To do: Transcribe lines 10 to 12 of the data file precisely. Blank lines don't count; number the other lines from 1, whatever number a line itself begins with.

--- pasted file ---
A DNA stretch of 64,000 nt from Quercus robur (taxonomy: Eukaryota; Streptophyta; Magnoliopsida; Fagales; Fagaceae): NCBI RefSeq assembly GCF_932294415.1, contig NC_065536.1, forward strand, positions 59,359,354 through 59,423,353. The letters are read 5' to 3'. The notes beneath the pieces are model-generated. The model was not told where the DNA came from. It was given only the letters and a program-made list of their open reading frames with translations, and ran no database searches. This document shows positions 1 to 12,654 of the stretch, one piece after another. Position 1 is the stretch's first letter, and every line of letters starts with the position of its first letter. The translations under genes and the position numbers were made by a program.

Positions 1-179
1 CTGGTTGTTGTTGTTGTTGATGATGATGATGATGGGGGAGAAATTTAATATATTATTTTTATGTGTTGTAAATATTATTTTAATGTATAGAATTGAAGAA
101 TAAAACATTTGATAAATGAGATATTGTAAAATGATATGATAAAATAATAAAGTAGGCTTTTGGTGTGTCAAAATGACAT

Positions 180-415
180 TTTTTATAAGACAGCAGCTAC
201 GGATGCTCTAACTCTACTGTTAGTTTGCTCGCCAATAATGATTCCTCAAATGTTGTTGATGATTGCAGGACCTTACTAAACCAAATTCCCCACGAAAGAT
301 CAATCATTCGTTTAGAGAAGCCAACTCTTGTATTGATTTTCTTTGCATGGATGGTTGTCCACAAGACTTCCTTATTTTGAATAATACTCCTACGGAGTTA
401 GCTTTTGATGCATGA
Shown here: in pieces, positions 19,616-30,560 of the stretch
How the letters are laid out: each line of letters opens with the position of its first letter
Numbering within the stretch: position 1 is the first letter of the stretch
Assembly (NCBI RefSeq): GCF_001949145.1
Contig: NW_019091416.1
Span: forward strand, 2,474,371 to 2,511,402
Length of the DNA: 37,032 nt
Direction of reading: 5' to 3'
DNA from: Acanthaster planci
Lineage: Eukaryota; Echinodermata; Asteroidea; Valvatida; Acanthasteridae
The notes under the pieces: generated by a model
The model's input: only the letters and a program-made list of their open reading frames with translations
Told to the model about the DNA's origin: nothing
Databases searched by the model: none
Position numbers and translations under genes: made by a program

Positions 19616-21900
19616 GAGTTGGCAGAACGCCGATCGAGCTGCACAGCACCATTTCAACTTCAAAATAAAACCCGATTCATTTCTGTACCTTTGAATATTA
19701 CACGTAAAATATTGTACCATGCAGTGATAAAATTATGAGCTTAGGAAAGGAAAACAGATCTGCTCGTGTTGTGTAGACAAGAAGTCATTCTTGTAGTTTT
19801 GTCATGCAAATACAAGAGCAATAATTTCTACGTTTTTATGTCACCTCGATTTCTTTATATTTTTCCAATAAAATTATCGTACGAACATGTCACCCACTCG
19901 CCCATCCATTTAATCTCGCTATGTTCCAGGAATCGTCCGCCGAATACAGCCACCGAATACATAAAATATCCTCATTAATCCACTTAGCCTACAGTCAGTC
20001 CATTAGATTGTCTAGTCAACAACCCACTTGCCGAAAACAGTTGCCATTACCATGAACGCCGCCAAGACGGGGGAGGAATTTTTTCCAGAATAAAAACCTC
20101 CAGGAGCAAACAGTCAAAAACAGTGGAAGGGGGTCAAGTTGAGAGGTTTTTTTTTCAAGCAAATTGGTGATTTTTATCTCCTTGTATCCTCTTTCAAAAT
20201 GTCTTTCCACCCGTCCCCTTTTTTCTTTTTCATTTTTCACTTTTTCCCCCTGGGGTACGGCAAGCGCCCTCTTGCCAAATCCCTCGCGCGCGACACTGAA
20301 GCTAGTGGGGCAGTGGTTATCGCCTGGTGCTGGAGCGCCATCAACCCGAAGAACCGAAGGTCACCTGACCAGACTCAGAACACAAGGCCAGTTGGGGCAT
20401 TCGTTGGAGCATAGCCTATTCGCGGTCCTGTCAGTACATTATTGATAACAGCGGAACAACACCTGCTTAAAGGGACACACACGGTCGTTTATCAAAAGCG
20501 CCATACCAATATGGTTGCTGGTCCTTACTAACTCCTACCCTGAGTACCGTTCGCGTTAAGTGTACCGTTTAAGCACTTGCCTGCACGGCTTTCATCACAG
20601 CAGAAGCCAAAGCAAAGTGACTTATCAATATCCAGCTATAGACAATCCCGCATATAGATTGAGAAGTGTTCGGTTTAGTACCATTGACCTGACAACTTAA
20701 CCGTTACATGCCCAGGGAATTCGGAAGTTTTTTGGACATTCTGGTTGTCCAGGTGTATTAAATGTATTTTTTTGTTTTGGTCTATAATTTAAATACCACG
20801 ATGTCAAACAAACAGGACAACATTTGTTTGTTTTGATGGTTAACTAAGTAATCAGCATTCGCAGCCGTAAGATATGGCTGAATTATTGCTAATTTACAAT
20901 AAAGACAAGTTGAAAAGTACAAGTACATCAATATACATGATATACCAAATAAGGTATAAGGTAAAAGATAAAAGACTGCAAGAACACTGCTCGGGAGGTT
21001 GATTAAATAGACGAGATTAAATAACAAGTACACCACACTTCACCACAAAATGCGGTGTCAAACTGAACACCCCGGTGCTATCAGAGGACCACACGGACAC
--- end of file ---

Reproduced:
Shown here: in pieces, positions 19,616-30,560 of the stretch
How the letters are laid out: each line of letters opens with the position of its first letter
Numbering within the stretch: position 1 is the first letter of the stretch